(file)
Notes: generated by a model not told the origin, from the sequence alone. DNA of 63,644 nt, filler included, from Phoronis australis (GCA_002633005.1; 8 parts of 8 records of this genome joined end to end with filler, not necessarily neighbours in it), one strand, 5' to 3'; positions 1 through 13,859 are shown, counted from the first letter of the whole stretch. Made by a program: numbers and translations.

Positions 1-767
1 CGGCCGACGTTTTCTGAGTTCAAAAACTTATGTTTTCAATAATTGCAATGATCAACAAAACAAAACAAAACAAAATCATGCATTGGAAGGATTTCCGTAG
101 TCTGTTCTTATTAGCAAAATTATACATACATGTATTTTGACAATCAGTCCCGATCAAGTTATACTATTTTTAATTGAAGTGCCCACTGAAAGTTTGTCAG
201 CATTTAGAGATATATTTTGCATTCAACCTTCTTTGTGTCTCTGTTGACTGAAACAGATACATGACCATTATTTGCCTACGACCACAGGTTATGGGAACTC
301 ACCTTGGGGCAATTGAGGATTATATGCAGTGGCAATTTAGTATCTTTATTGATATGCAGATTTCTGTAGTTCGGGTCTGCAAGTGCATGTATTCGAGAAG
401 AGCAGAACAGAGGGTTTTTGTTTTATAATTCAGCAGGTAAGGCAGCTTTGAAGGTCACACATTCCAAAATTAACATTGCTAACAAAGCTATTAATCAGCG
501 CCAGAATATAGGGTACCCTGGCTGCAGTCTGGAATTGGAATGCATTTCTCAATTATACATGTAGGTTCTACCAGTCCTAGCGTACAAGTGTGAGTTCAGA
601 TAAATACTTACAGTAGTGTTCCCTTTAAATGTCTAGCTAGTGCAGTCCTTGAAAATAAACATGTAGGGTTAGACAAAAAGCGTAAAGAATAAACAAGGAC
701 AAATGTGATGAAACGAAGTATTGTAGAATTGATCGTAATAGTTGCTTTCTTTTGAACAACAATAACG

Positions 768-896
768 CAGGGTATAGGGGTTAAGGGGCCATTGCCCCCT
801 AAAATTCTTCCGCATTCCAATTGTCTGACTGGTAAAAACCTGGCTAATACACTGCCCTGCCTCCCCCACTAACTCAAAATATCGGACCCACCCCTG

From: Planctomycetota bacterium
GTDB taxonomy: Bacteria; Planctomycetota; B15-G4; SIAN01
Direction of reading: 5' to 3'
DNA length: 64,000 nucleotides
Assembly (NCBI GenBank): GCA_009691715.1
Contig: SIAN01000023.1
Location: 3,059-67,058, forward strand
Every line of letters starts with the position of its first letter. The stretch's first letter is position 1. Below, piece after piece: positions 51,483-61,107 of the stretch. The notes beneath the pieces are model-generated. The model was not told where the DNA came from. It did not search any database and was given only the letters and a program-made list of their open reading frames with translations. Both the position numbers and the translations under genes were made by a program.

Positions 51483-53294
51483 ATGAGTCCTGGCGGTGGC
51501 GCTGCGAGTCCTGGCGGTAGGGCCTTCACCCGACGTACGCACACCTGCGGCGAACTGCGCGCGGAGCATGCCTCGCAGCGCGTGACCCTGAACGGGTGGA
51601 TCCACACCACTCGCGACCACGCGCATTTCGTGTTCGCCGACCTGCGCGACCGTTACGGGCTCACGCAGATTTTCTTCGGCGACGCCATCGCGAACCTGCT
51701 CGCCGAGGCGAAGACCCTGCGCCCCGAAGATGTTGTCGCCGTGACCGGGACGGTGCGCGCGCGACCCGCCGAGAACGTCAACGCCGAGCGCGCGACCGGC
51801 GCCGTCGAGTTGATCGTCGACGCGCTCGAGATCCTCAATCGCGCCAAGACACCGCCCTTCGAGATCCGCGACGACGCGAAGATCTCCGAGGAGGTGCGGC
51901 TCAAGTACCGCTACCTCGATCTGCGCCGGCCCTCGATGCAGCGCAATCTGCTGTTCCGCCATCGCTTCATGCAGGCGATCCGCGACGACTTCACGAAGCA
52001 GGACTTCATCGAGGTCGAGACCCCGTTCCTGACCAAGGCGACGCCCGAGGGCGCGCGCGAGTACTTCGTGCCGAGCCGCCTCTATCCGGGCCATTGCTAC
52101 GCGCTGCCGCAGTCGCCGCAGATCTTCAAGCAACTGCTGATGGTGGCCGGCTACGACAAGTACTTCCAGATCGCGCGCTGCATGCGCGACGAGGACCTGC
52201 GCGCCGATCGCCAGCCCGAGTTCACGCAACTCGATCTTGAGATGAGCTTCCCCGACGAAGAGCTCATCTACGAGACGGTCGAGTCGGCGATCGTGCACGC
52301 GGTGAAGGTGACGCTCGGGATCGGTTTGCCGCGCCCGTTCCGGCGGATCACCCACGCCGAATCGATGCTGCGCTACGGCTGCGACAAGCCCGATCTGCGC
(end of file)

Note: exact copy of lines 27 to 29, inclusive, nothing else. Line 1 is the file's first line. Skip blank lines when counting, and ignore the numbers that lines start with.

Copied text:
51801 GCCGTCGAGTTGATCGTCGACGCGCTCGAGATCCTCAATCGCGCCAAGACACCGCCCTTCGAGATCCGCGACGACGCGAAGATCTCCGAGGAGGTGCGGC
51901 TCAAGTACCGCTACCTCGATCTGCGCCGGCCCTCGATGCAGCGCAATCTGCTGTTCCGCCATCGCTTCATGCAGGCGATCCGCGACGACTTCACGAAGCA
52001 GGACTTCATCGAGGTCGAGACCCCGTTCCTGACCAAGGCGACGCCCGAGGGCGCGCGCGAGTACTTCGTGCCGAGCCGCCTCTATCCGGGCCATTGCTAC